to fill key staff positions, not only in air enforcement, but in other 
critical programs, and the proposed budget cuts would leave us desperately 
short of the resources needed to deal with the large, sophisticated 
corporate defendants we face.  And it is completely unrealistic to expect 
underfunded state environmental programs, facing their own budget cuts, to 
take up the slack.

         It is no longer possible to pretend that the ongoing debate with 
the White House and Department of Energy is not effecting our ability to 
negotiate settlements.   Cinergy and Vepco have refused to sign the consent 
decrees they agreed to 15 months ago, hedging their bets while waiting for 
the Administration’s Clean Air Act reform proposals.  Other companies with 
whom we were close to settlement have walked away from the table.  The 
momentum we obtained with agreements announced earlier has stopped, and we 
have filed no new lawsuits against utility companies since this 
Administration took office.  We obviously cannot settle cases with 
defendants who think we are still rewriting the law.

         The arguments against sustaining our enforcement actions don’t 
hold up to scrutiny.

         Were the complaints filed by the U.S. government based on 
conflicting or changing interpretations?  The Justice Department doesn’t 
think so.  Its review of our enforcement actions found EPA’s interpretation 
of the law to be reasonable and consistent.  While the Justice Department 
has gamely insisted it will continue to prosecute existing cases, the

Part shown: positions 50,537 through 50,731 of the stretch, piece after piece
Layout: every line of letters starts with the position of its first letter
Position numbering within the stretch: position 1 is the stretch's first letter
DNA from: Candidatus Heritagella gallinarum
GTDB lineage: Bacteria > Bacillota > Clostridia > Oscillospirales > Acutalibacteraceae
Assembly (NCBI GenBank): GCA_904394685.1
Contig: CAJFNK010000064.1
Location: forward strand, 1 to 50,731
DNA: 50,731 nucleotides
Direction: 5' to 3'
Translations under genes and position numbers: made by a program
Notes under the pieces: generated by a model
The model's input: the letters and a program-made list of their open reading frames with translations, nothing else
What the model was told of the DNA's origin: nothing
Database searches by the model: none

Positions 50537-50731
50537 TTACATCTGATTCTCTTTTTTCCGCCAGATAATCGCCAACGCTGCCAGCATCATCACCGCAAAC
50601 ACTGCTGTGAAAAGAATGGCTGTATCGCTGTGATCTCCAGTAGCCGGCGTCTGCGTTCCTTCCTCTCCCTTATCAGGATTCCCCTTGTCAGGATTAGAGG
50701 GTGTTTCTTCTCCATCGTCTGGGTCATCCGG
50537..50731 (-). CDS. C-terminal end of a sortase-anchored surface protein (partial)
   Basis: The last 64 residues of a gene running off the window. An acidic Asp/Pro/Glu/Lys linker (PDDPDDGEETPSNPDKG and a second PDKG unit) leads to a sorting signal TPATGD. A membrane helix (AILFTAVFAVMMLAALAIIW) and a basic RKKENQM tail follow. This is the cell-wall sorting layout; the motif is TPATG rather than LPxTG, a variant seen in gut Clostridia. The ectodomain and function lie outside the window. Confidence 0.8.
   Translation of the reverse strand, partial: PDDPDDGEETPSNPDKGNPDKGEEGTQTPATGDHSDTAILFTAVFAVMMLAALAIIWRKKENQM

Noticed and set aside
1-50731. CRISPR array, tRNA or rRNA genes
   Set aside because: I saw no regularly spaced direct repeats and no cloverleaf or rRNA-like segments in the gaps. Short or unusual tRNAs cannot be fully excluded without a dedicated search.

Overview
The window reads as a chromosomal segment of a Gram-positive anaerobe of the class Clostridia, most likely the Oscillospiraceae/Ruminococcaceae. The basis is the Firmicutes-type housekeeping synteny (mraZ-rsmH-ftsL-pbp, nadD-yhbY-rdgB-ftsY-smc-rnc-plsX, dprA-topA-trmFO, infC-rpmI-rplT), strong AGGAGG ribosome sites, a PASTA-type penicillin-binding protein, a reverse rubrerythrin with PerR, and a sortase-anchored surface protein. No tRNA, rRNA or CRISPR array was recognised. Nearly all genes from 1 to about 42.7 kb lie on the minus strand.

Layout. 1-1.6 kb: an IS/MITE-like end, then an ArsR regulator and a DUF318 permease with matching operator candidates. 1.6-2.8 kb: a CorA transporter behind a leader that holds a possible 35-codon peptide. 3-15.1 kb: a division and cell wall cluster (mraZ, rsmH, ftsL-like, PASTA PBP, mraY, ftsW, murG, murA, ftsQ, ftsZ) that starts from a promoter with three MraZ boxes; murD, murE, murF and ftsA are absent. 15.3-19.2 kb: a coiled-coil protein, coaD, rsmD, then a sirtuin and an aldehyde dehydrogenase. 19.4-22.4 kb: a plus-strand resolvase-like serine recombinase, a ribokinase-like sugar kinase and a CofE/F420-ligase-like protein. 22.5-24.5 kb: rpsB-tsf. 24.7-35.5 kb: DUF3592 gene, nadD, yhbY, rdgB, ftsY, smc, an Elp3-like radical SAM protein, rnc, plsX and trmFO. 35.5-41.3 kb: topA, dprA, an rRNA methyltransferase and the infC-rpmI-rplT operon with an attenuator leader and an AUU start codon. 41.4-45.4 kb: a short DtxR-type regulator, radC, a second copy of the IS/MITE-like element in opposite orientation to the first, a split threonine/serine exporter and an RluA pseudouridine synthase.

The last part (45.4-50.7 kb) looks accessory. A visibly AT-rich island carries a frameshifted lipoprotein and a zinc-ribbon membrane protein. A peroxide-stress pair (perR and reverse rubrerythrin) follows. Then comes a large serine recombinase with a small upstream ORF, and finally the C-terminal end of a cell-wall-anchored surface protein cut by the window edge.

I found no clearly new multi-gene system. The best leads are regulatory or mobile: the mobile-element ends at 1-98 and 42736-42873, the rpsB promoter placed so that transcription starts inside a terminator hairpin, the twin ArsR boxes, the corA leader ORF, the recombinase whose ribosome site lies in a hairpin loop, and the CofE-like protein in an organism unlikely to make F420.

confusion over where EPA is going with New Source Review has made 
settlement almost impossible, and protracted litigation inevitable.

         What about the energy crisis?  It stubbornly refuses to 
materialize, as experts predict a glut of power plants in some areas of the 
U.S.  In any case, our settlements are flexible enough to provide for 
cleaner air while protecting consumers from rate shock.

         The relative costs and benefits?  EPA’s regulatory impact 
analyses, reviewed by OMB, quantify health and environmental benefits of 
$7,300 per ton of SO2 reduced at a cost of less than $1,000 per ton.  These 
cases should be supported by anyone who thinks cost-benefit analysis is a 
serious tool for decision-making, not a political game.

         Is the law too complicated to understand?  Most of the projects 
our cases targeted involved big expansion projects that pushed emission 
increases many times over the limits allowed by law.

         Should we try to fix the problem by passing a new law?  Assuming 
the Administration’s bill survives a legislative odyssey in today’s evenly 
divided Congress, it will send us right back where we started with new 
rules to write, which will then be delayed by industry challenges, and with 
fewer emissions reductions than we can get by enforcing today’s law.

          I believe you share the concerns I have expressed, and wish you 
well in your efforts to persuade the Administration to put our enforcement 
actions back on course.  Teddy Roosevelt, a Republican and our greatest 
environmental President, said, “Compliance with the law is demanded as a 
right, not asked as a favor.”  By showing that powerful utility interests 
are not exempt from that principle, you will prove to EPA’s staff that 
their faith in the Agency’s mission is not in vain.  And you will leave the 
American public with an environmental victory that will be felt for 
generations to come.

                                                 Sincerely,



                                                 Eric V. Schaeffer, Director
                                                 Office of Regulatory 
Enforcement









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Alex J. Sagady & Associates  http://my.voyager.net/~ajs/sagady.pdf

Environmental Enforcement, Technical Review, Public Policy and
Communications on Air, Water and Waste/Community Environmental Protection

PO Box 39,  East Lansing, MI  48826-0039
(517) 332-6971; (517) 332-8987 (fax); ajs@sagady.com